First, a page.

RICHLAND, WA – Alzheimer’s disease is expected to impact nearly 14 million Americans by 2050. So as people ponder their 2019 New Year’s resolutions, the Alzheimer’s Association is encouraging everyone to include brain health on the list.
Research shows that healthy lifestyle interventions — like those recommended for prevention of heart disease, diabetes, cancer and other major disease — may reduce the risk of cognitive decline and dementia. Many of these preventive measures are things you may already be doing or thinking about starting in the new year: eating well, staying physically active and getting good sleep, just to name a few.
“There is increasing evidence to suggest that what is good for the heart is good for our brains,” says Keith Fargo, Ph.D., director of scientific programs and outreach at the Alzheimer’s Association. “Keeping our brains healthy is not something we should worry about only as we get older. It should be a lifelong effort.”
The Alzheimer’s Association offers 10 Ways to Love Your Brain, tips aimed at promoting brain health. Combining all ten behaviors offers a greater benefit than any single activity alone.
One easy way to encourage brain health at any age is to stimulate your mind with problem-solving challenges. Working on a jigsaw puzzle, learning a new language and playing strategy games are a few ways to strengthen your memory — as long as they are new and challenging tasks. Research has also found correlations between higher levels of formal education and a better cognitive reserve — so consider signing up for a class in 2019!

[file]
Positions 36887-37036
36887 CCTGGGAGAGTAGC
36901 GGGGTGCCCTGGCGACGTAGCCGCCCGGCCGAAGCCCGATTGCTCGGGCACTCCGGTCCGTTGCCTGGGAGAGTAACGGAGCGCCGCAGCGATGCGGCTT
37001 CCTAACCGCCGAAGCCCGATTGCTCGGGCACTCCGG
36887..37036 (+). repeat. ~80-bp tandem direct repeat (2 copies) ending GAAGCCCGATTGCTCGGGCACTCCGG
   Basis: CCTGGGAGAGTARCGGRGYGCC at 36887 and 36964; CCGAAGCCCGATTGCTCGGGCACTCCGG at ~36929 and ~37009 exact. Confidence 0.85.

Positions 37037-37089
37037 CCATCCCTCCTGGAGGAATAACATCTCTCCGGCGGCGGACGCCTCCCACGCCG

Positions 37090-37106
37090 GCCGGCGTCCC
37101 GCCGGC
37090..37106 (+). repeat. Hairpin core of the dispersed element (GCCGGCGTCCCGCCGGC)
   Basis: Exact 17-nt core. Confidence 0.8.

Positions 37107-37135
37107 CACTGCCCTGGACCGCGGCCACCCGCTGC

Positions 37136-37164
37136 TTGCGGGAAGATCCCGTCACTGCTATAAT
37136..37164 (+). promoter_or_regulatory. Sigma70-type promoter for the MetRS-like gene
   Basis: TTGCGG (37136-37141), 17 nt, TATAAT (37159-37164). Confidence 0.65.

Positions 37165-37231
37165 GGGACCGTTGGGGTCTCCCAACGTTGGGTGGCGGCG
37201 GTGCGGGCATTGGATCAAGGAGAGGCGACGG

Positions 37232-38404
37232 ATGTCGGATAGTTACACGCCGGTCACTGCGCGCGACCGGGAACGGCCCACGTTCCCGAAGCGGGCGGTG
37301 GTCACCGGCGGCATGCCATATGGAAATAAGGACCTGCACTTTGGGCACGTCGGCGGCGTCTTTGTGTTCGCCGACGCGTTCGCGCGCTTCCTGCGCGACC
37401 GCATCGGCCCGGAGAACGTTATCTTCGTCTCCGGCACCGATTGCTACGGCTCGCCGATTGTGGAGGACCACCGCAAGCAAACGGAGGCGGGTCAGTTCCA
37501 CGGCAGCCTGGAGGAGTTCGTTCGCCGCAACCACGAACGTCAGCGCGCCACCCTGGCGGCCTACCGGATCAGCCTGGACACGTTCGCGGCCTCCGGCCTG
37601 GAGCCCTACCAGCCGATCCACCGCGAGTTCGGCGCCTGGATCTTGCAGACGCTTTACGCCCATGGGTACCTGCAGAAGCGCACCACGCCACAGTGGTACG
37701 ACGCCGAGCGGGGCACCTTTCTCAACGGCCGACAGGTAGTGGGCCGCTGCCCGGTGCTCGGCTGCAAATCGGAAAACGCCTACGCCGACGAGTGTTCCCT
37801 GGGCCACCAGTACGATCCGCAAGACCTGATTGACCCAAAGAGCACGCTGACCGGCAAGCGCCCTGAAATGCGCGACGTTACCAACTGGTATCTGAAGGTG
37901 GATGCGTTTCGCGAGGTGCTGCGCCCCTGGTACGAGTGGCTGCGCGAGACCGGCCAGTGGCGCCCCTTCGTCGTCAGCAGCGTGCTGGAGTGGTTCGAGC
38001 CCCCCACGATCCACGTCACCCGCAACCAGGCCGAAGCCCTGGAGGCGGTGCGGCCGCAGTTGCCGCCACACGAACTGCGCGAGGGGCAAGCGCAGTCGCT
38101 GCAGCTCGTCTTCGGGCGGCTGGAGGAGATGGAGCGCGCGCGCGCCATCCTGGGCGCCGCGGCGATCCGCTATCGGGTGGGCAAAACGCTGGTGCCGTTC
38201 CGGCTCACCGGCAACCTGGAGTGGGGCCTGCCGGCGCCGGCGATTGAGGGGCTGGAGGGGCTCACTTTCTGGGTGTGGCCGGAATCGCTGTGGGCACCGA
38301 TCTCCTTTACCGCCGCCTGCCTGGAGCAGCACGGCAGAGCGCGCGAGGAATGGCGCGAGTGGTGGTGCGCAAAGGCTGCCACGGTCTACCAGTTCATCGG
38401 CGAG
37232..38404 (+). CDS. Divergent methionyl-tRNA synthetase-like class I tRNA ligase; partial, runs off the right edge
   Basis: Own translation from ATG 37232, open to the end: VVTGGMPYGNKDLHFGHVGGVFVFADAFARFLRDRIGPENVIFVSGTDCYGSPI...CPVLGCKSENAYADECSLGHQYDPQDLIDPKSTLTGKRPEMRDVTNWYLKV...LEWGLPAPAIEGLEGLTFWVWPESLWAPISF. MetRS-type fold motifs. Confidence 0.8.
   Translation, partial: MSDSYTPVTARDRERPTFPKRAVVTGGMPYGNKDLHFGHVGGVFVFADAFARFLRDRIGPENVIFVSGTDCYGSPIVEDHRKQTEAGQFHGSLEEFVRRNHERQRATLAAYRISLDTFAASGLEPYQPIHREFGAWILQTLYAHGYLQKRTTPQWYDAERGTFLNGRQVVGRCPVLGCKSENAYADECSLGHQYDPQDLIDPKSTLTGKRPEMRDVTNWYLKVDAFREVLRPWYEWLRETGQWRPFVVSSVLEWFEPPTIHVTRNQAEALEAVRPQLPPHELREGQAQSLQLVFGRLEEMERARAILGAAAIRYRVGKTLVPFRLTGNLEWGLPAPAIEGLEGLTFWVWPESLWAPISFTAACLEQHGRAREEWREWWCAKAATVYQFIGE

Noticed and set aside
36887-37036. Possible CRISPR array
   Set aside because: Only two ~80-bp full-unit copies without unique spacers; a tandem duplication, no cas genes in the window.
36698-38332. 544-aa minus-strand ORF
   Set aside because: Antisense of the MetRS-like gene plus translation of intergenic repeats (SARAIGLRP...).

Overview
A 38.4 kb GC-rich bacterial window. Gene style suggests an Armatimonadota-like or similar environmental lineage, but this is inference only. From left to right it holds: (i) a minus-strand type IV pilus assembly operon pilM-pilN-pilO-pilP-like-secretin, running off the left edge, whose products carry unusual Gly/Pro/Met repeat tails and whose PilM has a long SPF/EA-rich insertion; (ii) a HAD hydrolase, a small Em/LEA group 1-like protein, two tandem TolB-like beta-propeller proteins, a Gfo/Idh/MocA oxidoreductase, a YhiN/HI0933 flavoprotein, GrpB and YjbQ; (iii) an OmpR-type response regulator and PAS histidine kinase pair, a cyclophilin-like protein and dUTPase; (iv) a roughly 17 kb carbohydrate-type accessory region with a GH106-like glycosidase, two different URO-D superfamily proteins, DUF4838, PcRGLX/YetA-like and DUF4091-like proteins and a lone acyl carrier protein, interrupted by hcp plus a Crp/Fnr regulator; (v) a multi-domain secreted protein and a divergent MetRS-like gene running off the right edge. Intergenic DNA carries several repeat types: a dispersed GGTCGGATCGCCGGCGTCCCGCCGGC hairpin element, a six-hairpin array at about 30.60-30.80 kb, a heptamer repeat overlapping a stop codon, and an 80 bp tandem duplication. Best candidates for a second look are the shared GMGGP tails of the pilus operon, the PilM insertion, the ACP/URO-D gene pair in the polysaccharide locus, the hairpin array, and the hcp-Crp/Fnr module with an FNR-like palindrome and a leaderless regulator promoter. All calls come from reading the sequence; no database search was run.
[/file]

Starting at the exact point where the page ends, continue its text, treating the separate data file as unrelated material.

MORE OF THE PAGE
Another way to promote brain health is taking care of your mental health. Managing stress and anxiety is not only important for overall health and wellbeing, but studies have found a link between depression and increased risk of cognitive decline. Take care of yourself and seek medical treatment if you have symptoms.
Being social may also support brain health. That’s right. Add “hang out with friends” and “have fun” to your New Year’s resolutions list. Better yet, take on several of these lifestyle changes for maximum impact. For example, enroll in a dance class with a friend.
Alzheimer’s researchers are now looking into whether a “cocktail” of these interventions can protect cognitive function. The Alzheimer’s Association’s U.S. Study to Protect Brain Health Through Lifestyle Intervention to Reduce Risk (U.S. POINTER) is a two-year clinical trial that hopes to answer this question, and is the first such study to be conducted of a large group of Americans nationwide.
While there’s currently no certain way to prevent Alzheimer’s and other dementias, there is much to be gained by living a healthy lifestyle and adopting brain health habits you enjoy so you’re more likely to stick with them for the long haul.